Henri Marie Raymond de Toulouse-Lautrec-Monfa (1864-1901)

Poor Henri de Toulouse-Lautrec. Not literally— the storied French painter and lithographer of the nineteenth century was born a dot on a line of formidable counts stretching back, uninterrupted, to Charlemagne. But a silver spoon hardly ever glanced his fleshy lips; his origins in ancestral chateaux were the opening of a condemned circle which looped Toulouse-Lautrec from a wobbly start, to offbeat success, to raw burial in an early grave.
Toulouse-Laurtrec took a nasty fall at fourteen, splintering the bones in his left leg. A year later, the seemingly healthy teen tumbled again, gravely fracturing his right leg. The youngster’s lower extremities were stunted before he began to really develop, and although his torso grew to adult-sized proportions, Toulouse-Lautrec’s height peaked at a not-so-whopping 149 cm (4′ 11″). He further suffered agonising toothaches which rendered his face puffily deformed. Rooted more deeply than in mere clumsiness and growing pains, his structural defects were a dolorous manifestation of a genetic bone disease (commonly known as Toulouse-Lautrec Syndrome today) inherited from his parents, who happened to be the latest pair of two first cousins slapped together to consolidate a family fortune relished since the Crusades.
Runty, crooked noblemen do not excel at shooting stags, stamping out fanciful dressage steps or wooing beauties of the court. And so Henri was largely excluded from the world of sporting, riding and chasing mistresses inhabited by his father, the robust Comte Alphonse de Toulouse-Lautrec-Monfa. Yet Henri benefitted from the dotings of his demure, pious mother, Adèle Tapié de Celeyran, who took notice of the merits found in her son’s early drawings of equestrian activity. His father and grandfather had dabbled as gentlemen-draughtsmen, and it was not thought below the family’s honour to employ an art instructor to further eke out the sickly scion’s talents.
Alphonse de Toulouse-Lautrec-Monfa Driving his Mail-Coach in Nice, 1881

Alphonse de Toulouse-Lautrec-Monfa Driving his Mail-Coach in Nice, 1881

The marriage of Toulouse-Lautrec’s parents gradually dissolved, and he moved to Paris with his mother, where she appointed the likes of Léon Bonnat and Fernand Cormon as Henri’s mentors. Rather than remain snared in the abyss between his folks, where he never truly fit in anyway, the budding artist eventually took up residence in the most bohemian of Parisian quarters, Montmartre. There he mingled with a retinue of Post-Impressionists, especially Gauguin and Degas, and became fascinated with flat, stylised Japanese prints which invaded Paris during the 1870s.  There he also found genuine acceptance in the crusty, glittering corners of the city’s underbelly. The quirky little artist was welcomed warmly into the disreputable sphere of prostitutes and their pimps, compromised cabaret girls, strung out gamblers, absinthe addicts and other equally freakish untouchables of the Belle Epoque.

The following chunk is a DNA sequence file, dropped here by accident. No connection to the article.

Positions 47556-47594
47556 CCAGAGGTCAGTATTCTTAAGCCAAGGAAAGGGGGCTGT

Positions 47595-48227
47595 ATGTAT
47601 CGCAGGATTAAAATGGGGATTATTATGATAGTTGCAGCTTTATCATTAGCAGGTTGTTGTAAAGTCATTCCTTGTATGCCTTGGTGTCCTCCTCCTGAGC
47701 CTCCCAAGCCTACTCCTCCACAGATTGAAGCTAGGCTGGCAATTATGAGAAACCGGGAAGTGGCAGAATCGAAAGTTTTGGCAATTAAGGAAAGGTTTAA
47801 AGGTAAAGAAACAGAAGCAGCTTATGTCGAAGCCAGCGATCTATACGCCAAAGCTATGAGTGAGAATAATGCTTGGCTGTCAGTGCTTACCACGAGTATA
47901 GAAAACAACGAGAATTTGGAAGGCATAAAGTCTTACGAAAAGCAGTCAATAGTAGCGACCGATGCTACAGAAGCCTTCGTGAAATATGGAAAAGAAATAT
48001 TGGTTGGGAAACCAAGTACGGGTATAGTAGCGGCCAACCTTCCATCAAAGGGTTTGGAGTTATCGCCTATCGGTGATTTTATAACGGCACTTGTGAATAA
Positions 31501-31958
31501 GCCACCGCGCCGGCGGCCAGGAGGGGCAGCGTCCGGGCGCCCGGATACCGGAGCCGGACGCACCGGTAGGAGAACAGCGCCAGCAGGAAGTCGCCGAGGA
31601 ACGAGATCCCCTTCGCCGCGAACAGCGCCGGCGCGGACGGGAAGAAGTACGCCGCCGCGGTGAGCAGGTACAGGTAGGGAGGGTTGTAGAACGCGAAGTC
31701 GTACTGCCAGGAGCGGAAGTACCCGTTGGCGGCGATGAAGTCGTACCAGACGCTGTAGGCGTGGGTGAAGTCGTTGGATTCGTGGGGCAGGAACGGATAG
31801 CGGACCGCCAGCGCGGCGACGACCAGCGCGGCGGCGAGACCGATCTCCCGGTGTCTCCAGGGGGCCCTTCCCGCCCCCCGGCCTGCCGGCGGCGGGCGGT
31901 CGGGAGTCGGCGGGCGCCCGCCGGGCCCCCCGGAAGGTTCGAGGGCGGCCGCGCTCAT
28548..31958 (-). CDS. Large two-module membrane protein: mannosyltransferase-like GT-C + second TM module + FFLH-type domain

He slipped comfortably into a cycle of creative zeniths and depressive collapses. The café-concerts and bordellos of Montmartre kept Toulouse-Lautrec steadily employed, designing posters for balls and swinging soirées of dance and music with paint-faced starlets and suggestive chanteuses.  He blossomed into the prolific artist we justly exalt today; the master of voyeuristic, flattened space, bold blocks of colour and dashing curved silhouettes— a genius utterly of his time. The café-concerts and bordellos of Montmartre also kept Toulouse-Lautrec steadily supplied with ulcerating booze and fast encounters with hired lovers. He eroded into a perfect alcoholic, prone to gross outbursts and complete with a nagging case of VD; a ragged man jilted by the polite society of his time.
Confetti, circa 1894, Victoria and Albert Museum

Confetti, circa 1894, Victoria and Albert Museum

By his thirties, Toulouse-Lautrec was back living with mom after letting his substance abuse and syphillis-related symptoms go completely unchecked. His erratic drunken behaviour worsened, rustling many feathers in the family tree; his father harshly reduced his income, and one uncle even set fire to several of Toulouse-Lautrec’s canvases in storage at a manor house in Albi.  The melodrama that had become his life left Toulouse-Lautrec’s art in a state of transition. A looser, more florid style focusing on circus spectacles emerged when the artist’s mother tenderly chose to place him in a sanatorium for three months, yet his output, like his health, continued to rapidly decline.
Henri de Toulouse-Lautrec died at the age of thirty-six, the causes should by now be evident.  Lying weakly in the comfort of his mother’s estate, his last words are often quoted to be, “Je savais, Papa, que vous ne manqueriez pas l’hallali” (I knew, Papa, that you wouldn’t miss the kill), a hunting metaphor and chiding goodbye to his father. Toulouse-Lautrec was dealt a most harrowing hand of cards— a brief sprint from familial disgrace and disease to profound artistic skill, from noxious success and camaraderie to total disintegration. However, he is more than his undoing, more than a sad ending to a sad beginning.
In terms of legacy, he’s rather more a mythological hero. The graphic arts as we see them today would not be without Toulouse-Lautrec, and his perennial drawing of curiosity and praise is well deserved. As so many retrospective exhibitions, academic journals and casually-hung posters in dorm rooms can attest, it was realised acutely after his death that he always was, and will be, one of us. And may emancipation lie in his immortality.
Source: Julia Bloch Frey, Toulouse-Lautrec: A Life
Emily Catrice
Self-portrait in the crowd, At the Moulin Rouge, 1892, Art Institute of Chicago

Self-portrait in the crowd, At the Moulin Rouge, 1892, Art Institute of Chicago


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